Chief Justice Tani Cantil-Sakauye of the California Supreme Court highlighted the need for reform in her annual State of the Judiciary address this week
Sacramento, CA — During the state of California’s annual State of the Judiciary address on Tuesday, Chief Justice Tani Cantil-Sakauye of the California Supreme Court called for reform of the bail system and put a spotlight the state’s efforts to develop alternatives to holding people on bail, declaring, “We need more pretrial release programs to balance safety against the need to post bail. We must not penalize the poor for being poor.” In her remarks, Chief Justice Cantil-Sakauye highlighted the California state court system’s new programs in 12 local courts to place nonviolent people under supervision after arrest, rather than holding them in jail awaiting bail.
Following Chief Justice Tani Cantil-Sakauye’s address, Cherise Fanno Burdeen, executive director of the Pretrial Justice Institute, issued the following statement:
“Chief Justice Cantil-Sakauye put an important spotlight on the urgent need to reform the bail system during California’s State of the Judiciary address yesterday. There is a growing national movement to improve pretrial justice by replacing money-based bail decisions with risk-based strategies. Our research shows that voters overwhelmingly support these changes, as do a broad spectrum of criminal justice system stakeholders. There are too many people sitting in jail before trial—62% nationally, about 500,000 on any given day—most simply because they cannot afford to post bond. Most of those detained pose a low risk of flight or to public safety. In addition to upending the lives of unconvicted individuals, detention turns low-risk defendants into high-risk defendants, making us all less safe. The commonsense solutions to these problems are at the core of our 3DaysCount campaign to set a new national standard for pretrial practice. It’s exciting that California is exploring alternatives to holding people on bail, including risk-assessment programs, and we look forward to the state’s continued progress.”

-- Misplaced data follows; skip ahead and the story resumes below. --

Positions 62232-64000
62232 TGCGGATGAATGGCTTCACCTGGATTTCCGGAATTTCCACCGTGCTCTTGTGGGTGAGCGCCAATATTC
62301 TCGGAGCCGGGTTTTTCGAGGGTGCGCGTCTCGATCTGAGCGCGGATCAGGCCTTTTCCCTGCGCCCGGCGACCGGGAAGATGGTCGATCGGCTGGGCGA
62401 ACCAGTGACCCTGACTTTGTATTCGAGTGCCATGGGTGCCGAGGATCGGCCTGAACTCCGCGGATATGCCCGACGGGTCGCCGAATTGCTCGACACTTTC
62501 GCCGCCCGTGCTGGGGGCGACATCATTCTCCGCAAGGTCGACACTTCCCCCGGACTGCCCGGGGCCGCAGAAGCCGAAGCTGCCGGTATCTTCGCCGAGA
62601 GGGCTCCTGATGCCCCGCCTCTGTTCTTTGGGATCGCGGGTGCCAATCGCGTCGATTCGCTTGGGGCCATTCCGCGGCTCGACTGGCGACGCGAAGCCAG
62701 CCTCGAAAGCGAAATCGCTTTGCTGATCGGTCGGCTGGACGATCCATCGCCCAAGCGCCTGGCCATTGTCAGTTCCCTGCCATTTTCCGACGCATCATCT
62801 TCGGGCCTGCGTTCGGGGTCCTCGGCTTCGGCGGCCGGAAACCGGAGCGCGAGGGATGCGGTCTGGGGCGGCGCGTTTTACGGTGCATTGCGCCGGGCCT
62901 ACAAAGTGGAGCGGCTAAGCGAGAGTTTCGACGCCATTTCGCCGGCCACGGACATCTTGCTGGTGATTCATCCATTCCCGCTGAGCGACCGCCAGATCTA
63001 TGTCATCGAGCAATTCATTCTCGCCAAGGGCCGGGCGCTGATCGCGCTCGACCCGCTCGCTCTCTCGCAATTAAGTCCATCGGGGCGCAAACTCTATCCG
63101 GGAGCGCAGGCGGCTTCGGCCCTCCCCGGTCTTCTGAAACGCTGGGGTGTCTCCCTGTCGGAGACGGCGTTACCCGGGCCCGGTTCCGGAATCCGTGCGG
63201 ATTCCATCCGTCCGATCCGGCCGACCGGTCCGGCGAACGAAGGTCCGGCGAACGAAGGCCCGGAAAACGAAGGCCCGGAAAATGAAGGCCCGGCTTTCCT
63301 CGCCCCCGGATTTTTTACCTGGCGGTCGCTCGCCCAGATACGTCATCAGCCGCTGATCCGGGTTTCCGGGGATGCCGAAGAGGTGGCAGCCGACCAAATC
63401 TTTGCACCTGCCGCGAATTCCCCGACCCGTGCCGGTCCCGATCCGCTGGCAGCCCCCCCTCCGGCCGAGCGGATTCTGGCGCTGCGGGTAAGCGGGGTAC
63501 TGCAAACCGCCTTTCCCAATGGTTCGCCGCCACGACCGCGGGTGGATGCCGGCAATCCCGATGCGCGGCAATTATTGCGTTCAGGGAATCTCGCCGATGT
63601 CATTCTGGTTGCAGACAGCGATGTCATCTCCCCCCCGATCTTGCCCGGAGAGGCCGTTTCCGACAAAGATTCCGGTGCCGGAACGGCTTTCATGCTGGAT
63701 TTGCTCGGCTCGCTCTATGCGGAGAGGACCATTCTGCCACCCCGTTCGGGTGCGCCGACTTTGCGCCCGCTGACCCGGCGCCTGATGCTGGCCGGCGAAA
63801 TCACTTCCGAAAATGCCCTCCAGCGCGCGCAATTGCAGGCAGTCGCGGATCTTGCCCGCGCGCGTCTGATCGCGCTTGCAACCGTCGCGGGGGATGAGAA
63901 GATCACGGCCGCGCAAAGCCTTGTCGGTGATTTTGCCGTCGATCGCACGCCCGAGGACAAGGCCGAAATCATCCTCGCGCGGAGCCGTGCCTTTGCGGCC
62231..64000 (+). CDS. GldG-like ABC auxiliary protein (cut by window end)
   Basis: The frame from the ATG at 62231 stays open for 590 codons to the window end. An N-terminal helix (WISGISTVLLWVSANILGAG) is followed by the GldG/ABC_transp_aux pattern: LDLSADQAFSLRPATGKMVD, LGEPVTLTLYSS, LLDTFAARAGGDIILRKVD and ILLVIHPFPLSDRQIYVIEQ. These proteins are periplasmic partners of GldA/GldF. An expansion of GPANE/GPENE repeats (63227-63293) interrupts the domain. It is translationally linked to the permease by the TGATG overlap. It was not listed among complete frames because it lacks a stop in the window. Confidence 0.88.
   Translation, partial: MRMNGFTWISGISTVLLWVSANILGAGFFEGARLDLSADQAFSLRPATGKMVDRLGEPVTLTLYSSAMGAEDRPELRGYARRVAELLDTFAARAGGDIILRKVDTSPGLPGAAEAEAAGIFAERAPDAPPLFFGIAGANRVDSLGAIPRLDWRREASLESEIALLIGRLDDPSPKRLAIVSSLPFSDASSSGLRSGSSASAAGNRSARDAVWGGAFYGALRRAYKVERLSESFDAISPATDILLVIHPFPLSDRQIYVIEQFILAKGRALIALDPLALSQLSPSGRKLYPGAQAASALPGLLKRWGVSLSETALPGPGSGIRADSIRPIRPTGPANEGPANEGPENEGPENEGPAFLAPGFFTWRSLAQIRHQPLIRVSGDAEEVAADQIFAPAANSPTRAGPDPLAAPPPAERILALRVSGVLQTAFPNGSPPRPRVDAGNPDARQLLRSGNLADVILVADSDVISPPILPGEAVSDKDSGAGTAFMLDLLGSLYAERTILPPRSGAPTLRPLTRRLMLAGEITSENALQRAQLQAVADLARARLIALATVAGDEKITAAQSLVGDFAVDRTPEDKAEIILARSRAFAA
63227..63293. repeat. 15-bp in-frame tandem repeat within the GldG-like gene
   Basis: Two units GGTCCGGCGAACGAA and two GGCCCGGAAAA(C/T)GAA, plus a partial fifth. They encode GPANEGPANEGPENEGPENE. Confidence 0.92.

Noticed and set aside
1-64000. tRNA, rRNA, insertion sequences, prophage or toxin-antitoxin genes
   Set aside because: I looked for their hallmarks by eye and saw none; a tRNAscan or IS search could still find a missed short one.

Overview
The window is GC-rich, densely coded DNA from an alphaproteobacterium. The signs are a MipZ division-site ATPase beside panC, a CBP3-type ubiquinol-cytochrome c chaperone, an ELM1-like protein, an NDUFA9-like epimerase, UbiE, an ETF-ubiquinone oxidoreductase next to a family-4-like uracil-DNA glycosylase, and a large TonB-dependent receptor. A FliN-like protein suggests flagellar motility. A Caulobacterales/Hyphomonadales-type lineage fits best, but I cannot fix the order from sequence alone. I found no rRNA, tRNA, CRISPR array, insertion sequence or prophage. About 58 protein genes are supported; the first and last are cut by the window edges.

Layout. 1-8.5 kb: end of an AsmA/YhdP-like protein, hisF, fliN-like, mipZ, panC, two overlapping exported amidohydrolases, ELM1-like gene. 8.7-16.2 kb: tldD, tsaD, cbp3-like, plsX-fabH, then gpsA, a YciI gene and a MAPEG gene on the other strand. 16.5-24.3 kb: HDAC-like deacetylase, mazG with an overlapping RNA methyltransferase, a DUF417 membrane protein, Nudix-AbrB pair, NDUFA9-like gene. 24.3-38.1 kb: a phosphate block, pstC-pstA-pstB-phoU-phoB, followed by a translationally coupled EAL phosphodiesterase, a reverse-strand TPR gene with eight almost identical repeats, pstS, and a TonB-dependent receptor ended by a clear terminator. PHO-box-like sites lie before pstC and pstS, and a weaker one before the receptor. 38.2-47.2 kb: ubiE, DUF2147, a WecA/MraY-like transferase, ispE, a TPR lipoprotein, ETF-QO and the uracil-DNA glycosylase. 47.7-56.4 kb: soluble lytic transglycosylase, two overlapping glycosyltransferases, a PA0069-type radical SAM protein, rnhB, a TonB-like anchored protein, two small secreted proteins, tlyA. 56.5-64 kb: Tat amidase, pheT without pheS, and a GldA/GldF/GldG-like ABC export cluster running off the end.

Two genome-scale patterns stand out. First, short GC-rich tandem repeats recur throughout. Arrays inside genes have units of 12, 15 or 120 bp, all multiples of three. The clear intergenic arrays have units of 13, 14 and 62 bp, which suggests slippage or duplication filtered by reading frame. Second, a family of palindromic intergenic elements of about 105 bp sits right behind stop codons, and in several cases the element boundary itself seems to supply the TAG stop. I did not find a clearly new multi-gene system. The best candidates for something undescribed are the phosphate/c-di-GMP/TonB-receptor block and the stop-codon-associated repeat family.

Cherise Fanno Burdeen is executive director of the Pretrial Justice Institute, a national organization working to advance safe, fair, and effective pretrial justice that honors and protects all people. Her analysis has been featured in The New York Times, The New Yorker, The Marshall Project, Vice, and The Washington Post.
Facts about cash bail and pretrial detention in America:
- Most people in American jails—more than 6 in 10—have not yet been to trial; the vast majority are there because they can’t afford cash bail.
- More than 80% of criminal defendants qualify for indigent defense based on poverty Even three days in jail can result in loss of wages, jobs, housing, and family connections, leaving some defendants 40% more likely to commit future crime.
- Nearly half of high-risk defendants exploit the money bail system and use bail bondsmen to get out.
- The tools exists to replace the outdated cash bail system with a risk-based system that is safe, fair, and effective, and many jurisdictions have demonstrated it is possible.
- Statement of Interest of the United States in Varden v. City of Clanton
- Walker v. City of Calhoun, Georgia
- Text of a February 8, 2016 speech by Lisa Foster, of the U.S. Justice Department’s Office for Access to Justice, calling for bail reform
- The Pretrial Justice Institute’s website provides links to statements from national stakeholder organizations–including the Conference of Chief Justices, the International Association of Chiefs of Police, the Association of Prosecuting Attorneys, and the National Association of Criminal Defense Lawyers–calling for pretrial practices that emphasize the use of risk assessment, not money bail, to make pretrial release decisions.
- 3DaysCount – PJI’s national campaign to apply commonsense solutions to widespread pretrial justice challenges, making our country safer and ensuring the best possible outcomes for all.
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